A theory for national industrial development presented in a system dynamics model

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1985
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Virginia Polytechnic Institute and State University
Abstract

The dissertation presents a system dynamics model for national industrial development in developing economies. A development system is defined by national boundary, components and activities. The system is represented by ten activity sectors grouped into three functional classes: (1) Two driving sectors comprising population and investment capital sectors; (2) Seven industrial sectors: resources, manufacturing, agriculture, physical infrastructure, services, technology, and social infrastructure; and (3) An outlet sector represented by a trade sector.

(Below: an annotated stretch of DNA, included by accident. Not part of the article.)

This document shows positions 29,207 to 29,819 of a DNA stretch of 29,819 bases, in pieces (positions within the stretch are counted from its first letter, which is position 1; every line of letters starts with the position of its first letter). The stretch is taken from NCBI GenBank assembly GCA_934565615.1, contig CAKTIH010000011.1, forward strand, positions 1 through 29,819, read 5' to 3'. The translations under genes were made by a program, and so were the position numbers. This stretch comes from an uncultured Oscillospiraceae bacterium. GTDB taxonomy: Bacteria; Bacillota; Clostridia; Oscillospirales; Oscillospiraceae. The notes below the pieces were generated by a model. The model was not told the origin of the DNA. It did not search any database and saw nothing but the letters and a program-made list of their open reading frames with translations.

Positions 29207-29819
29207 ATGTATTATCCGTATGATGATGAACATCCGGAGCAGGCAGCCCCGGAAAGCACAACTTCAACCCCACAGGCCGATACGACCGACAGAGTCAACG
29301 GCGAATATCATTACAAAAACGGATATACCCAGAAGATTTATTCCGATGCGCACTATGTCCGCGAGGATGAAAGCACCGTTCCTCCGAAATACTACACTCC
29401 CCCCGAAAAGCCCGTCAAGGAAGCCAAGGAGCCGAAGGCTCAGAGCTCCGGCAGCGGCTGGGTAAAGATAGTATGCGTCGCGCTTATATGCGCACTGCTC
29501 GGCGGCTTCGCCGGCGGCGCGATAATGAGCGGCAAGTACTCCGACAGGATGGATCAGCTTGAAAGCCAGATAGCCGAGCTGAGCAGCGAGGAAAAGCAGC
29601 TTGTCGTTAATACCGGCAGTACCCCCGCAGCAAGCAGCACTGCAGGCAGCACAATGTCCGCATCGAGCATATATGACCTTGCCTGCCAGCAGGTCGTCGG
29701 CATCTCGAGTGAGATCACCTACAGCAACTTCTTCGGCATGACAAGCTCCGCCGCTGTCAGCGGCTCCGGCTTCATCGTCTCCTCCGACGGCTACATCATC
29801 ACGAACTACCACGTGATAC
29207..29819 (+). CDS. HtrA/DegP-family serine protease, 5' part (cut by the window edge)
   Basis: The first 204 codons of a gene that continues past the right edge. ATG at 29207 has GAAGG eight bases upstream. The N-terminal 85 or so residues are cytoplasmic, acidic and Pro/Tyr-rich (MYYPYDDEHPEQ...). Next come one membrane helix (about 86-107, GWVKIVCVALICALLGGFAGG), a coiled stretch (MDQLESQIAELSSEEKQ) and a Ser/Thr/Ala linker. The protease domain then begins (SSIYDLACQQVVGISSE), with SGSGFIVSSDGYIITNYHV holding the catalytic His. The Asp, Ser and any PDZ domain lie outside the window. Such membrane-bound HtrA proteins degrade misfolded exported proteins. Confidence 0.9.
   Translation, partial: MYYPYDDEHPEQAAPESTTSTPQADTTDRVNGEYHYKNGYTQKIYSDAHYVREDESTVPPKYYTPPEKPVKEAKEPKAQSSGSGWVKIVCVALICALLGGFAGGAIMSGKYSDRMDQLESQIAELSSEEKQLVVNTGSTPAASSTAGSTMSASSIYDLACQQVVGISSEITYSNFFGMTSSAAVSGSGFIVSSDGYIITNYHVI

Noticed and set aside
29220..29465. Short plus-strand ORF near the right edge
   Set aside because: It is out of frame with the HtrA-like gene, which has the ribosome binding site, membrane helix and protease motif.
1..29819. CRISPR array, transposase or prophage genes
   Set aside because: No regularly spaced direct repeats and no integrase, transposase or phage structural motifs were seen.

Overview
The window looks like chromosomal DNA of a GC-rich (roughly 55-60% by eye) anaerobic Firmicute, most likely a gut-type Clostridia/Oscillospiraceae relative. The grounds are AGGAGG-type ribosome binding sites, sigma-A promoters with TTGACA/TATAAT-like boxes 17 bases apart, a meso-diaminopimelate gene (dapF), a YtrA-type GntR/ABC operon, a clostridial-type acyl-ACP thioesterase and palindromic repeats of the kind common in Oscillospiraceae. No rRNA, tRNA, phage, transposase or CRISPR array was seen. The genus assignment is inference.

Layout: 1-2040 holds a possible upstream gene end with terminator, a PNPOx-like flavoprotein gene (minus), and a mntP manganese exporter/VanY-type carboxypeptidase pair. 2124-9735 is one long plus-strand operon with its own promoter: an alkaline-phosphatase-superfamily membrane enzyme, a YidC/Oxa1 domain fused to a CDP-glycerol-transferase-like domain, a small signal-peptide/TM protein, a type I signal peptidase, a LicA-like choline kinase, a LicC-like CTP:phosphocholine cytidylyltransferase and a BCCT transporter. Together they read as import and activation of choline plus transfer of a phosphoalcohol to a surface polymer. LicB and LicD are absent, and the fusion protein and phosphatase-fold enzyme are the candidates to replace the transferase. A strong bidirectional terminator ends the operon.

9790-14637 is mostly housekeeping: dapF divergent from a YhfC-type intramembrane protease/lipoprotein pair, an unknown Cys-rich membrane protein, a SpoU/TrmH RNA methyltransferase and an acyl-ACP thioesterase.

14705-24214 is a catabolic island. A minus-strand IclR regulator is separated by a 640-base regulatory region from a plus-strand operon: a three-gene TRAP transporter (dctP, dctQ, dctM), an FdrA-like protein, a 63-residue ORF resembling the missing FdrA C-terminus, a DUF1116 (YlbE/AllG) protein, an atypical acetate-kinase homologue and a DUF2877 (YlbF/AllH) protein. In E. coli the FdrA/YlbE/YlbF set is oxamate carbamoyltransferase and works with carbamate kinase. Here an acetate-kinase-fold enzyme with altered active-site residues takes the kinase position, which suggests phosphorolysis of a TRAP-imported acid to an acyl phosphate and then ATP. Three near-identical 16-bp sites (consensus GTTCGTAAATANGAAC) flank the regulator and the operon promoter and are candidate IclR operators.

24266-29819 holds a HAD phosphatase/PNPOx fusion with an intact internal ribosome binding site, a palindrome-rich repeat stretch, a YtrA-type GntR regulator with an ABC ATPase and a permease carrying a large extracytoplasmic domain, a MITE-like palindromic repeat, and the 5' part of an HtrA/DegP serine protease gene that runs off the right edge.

The model's general theory of industrial development dynamics is described by causal feedback loops. A causal feedback loop consists of two or more interrelated variables where a change in one of the loop's variables causes all others to change as well. The industrial development model's specific structure evolved by applying the causal feedback theory to the system activity sectors. The model is written in DYNAMO, a continuous system, computer simulation language.

A prototype model run illustrated the basic development process and possible effects of alternative policies. Several conclusions were drawn regarding sensitive system parameters and various development policies. In addition, three developing-country examples representing low, middle, and high income groups were evaluated. Recommendations about model use and system analysis were presented. The industrial development model is intended to aid during development analysis and planning phases.

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